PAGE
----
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Science

Satellites to observe reconnection of magnetic fields

Four new NASA satellites have been launched to find out what happens when magnetic fields disconnect briefly from earth and then reconnect in another direction. On the sun, the same phenomenon triggers sunspots.

MMS Spacecraft in Earth’s Orbit (Photo: NASA)

MMS satellites are trying to solve the mystery behind magnetic reconnection

On Thursday at 10:44 p.m. EST, an Atlas-V421 rocket took off to bring four new NASA observation satellites into orbit. They arrived less than two hours later at their destination.

Together, they form the Magnetospheric Multiscale (MMS) experiment - a system to observe a phenomenon called "magnetic reconnection" in great detail.

Explosive force

This means the following: When the magnetism of planets or suns and other stars moves, magnetic fields at the edges of the poles can briefly separate and reconnect in another direction. At the moment of the separation, explosive ejections of particles occur into space - almost at the speed of light. The phenomenon is well known from the sun as coronal mass ejections, visible from earth as sun-spots.

But the phenomenon of magnetic reconnection exists also on earth, albeit in a much weaker form. And this is, what the satellites are trying to detect at heights of between 70,811 and 152,888 kilometers.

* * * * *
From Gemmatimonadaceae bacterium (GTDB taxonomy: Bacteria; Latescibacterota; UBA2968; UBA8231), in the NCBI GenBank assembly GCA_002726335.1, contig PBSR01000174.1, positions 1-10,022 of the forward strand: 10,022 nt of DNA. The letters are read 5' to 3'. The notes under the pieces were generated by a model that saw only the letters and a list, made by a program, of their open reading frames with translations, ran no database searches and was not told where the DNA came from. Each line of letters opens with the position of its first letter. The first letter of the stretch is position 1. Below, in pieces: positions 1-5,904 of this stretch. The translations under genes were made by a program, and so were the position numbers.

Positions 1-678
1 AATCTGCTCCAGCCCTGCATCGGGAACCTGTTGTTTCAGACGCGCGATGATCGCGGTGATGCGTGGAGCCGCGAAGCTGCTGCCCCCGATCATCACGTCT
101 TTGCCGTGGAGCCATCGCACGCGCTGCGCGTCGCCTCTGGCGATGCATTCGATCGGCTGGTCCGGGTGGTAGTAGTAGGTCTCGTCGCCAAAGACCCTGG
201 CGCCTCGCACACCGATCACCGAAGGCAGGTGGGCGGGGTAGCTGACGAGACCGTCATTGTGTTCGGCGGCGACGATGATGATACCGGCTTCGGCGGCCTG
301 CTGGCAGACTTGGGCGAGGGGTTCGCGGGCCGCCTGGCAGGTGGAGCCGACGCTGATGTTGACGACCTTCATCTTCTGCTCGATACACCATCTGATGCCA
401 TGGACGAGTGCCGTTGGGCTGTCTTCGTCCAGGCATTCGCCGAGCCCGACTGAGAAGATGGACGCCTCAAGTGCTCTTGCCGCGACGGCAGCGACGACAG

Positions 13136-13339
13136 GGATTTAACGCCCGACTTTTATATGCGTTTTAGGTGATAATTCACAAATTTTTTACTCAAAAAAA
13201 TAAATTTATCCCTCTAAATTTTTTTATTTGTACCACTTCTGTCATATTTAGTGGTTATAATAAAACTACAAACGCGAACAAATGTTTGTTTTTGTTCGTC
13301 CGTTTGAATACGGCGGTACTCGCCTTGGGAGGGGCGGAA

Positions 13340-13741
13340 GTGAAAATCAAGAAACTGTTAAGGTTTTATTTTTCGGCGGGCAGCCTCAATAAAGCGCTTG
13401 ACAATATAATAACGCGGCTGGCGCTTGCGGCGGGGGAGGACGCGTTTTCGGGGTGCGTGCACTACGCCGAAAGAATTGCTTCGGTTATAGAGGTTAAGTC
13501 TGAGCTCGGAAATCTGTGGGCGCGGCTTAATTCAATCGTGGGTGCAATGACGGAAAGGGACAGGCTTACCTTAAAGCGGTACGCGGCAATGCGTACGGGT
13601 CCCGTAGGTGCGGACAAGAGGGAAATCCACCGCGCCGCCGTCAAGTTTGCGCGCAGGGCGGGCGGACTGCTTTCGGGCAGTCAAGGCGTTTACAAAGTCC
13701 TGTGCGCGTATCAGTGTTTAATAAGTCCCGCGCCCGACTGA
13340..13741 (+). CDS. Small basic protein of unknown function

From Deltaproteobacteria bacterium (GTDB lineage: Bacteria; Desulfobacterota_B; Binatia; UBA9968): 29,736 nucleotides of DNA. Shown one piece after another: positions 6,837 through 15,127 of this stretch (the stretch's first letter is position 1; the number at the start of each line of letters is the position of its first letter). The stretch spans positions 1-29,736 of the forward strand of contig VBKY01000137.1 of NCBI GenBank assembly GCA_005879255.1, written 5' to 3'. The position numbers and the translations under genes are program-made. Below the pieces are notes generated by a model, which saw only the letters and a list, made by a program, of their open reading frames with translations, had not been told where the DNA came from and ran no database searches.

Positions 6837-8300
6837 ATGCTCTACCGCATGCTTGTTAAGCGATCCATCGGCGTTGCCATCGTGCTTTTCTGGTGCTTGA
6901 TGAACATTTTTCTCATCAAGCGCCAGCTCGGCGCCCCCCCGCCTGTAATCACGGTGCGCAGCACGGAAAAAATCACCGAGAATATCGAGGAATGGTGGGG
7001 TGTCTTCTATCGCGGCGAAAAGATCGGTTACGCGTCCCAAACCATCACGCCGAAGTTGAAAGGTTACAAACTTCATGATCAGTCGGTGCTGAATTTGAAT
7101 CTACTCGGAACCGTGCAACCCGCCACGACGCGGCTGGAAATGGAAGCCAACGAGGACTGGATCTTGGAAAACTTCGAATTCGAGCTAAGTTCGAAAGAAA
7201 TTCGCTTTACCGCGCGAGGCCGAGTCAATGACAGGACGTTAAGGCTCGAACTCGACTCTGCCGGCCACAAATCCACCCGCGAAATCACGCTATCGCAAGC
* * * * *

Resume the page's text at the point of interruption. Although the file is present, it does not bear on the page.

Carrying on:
"We've never had the opportunity to study this fundamental process in such detail," said Jim Burch. He is the principal investigator for the MMS instrument suite science team at the Southwest Research Institute in San Antonio, Texas.

USA NASA Pressemitteilung Spacecraft in Earth’s Orbit EINSCHRÄNKUNG

The Atlas V 421 rocket successfully delivered all four satellites into their orbit.

Sunspots

The results of the research may also be useful for applied engineering: In prototype nuclear fusion reactors, the same phenomenon takes place. The scientists hope that the data from the satellites helps explain why this leads to a drop of temperatures in fusion chambers.

And it could help to predict coronal mass ejections on the sun earlier than is possible now. Heavy sunspot activity can disrupt communication installations or radio transmissions on earth. Entire power grids have even collapsed as a result of the electromagnetic impact of sun storms.

Also, astronomers are hoping the MMS will provide answers to phenomena such as black holes or neutron stars.

To collect the data, the satellites will fly in a pyramid-shaped formation. Each of them is equipped with 25 Sensors. The measurements are scheduled to start in September. The entire mission is supposed to run for two years.